The battle for Syria is raging on the ground but also on social media, where people on both sides of the conflict are hacking, posting and spamming in a frenzied propaganda war.
The Twitter feeds of news organisations have been hacked by pro-regime elements, videos purporting to show atrocities in Syria are regularly posted to YouTube and pro- or anti-government messages often flood Facebook pages.
Social media are widely credited for having helped mobilise and coordinate protesters during the Arab Spring, which kicked off in Tunisia at the end of 2010 and spread to Egypt, Libya and other countries. In Syria, they are being used as a platform to galvanise public opinion as the nearly 17-month-long uprising against President Bashar al-Assad’s rule rages on, AFP reported.
Pro-regime supporters, for instance, have spammed Facebook accounts deemed anti-Assad with thousands of vitriolic messages. They are also posting pro-regime comments and “liking” them thousands of times – a move that brings visibility to the statements.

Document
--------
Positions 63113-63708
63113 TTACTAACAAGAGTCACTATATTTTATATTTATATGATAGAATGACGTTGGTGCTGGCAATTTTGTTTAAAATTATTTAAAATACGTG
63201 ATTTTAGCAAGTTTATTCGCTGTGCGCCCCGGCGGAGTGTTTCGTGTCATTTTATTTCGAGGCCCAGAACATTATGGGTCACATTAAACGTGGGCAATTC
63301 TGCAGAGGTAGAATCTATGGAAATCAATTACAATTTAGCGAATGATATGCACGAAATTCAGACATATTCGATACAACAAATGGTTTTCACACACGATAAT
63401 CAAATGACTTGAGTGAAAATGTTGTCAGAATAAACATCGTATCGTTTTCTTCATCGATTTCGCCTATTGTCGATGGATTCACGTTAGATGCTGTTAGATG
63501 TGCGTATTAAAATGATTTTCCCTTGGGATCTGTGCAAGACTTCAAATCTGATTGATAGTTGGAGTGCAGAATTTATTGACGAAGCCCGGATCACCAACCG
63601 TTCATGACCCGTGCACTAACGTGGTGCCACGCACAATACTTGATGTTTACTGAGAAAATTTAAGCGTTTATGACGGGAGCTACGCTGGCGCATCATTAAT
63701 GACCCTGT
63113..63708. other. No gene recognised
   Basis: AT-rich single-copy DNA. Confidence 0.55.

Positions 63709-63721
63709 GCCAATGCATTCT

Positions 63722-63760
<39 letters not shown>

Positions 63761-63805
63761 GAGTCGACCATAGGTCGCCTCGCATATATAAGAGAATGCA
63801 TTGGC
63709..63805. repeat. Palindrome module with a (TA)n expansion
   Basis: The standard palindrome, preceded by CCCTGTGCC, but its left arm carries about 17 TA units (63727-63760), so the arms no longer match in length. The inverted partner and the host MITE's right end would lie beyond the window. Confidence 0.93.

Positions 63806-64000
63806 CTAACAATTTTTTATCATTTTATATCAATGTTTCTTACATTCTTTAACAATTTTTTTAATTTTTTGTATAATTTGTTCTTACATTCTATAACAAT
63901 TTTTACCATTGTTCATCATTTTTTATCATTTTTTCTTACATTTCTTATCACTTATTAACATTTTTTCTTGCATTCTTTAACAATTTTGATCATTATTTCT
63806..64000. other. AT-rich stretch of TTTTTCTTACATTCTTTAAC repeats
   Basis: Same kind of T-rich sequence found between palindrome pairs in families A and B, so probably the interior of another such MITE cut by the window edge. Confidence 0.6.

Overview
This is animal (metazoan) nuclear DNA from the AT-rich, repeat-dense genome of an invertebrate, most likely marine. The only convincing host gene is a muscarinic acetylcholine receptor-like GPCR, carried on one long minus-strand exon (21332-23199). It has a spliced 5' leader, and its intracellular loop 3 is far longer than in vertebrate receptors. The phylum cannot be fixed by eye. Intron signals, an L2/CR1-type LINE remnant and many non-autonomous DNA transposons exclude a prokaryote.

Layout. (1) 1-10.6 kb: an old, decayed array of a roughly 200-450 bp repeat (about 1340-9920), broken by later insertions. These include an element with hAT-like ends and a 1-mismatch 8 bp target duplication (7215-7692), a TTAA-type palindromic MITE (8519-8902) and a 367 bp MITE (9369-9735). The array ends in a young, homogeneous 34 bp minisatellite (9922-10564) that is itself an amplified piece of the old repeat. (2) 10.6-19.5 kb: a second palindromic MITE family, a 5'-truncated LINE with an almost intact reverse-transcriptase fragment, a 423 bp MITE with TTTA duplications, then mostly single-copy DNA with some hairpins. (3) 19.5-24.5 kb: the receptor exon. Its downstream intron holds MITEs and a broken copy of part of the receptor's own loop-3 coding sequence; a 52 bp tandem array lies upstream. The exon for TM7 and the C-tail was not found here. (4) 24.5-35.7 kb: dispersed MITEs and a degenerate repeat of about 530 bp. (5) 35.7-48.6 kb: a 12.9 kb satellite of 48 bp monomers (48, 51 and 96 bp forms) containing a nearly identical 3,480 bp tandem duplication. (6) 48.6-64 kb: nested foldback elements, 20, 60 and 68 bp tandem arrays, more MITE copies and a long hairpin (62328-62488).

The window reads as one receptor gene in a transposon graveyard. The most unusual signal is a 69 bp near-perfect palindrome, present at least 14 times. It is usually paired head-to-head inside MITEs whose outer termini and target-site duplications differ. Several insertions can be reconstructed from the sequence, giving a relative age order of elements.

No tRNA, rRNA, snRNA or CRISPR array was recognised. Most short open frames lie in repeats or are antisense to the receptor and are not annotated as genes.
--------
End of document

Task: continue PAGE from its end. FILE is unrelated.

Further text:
In addition, the Syrian government is using social media to track activists, by infiltrating social networks using traditional techniques – pretending to be another person, putting people at ease – they gain access to (the activist’s) list of friends, and can see who they’re speaking to.
The hacker, who refuses to reveal his real name, adds that the government has reportedly tortured some activists to gain access to their social media accounts. The regime also use techniques such as phishing. They put in place a fake Facebook page, and people log on via the Syrian Internet with their user names and passwords, which the government then recover and use.
Opposition activists, meanwhile, are also making use of social networks to raise awareness of the situation, mainly by posting grisly videos purporting to show people killed or maimed by regime forces, including kids.
A group of US-based activists has created Syria Tracker, a crowd-sourced effort where people on the ground can report crimes via direct web entry, email or by tweeting with the hashtag #basharcrimes. By also tracking news stories, blogs, Facebook posts, and cross-checking the information with trusted sources and other reporting outlets, the activists have created a map charting deaths across Syria.
Women Under Siege Syria is another similar, crowd-sourced map that charts rapes during the conflict.
Ultimately, though, experts say there is little evidence the war of words on social media is having a measurable impact on the ground. It is also impossoble to verify authenticity of posted photos and videos.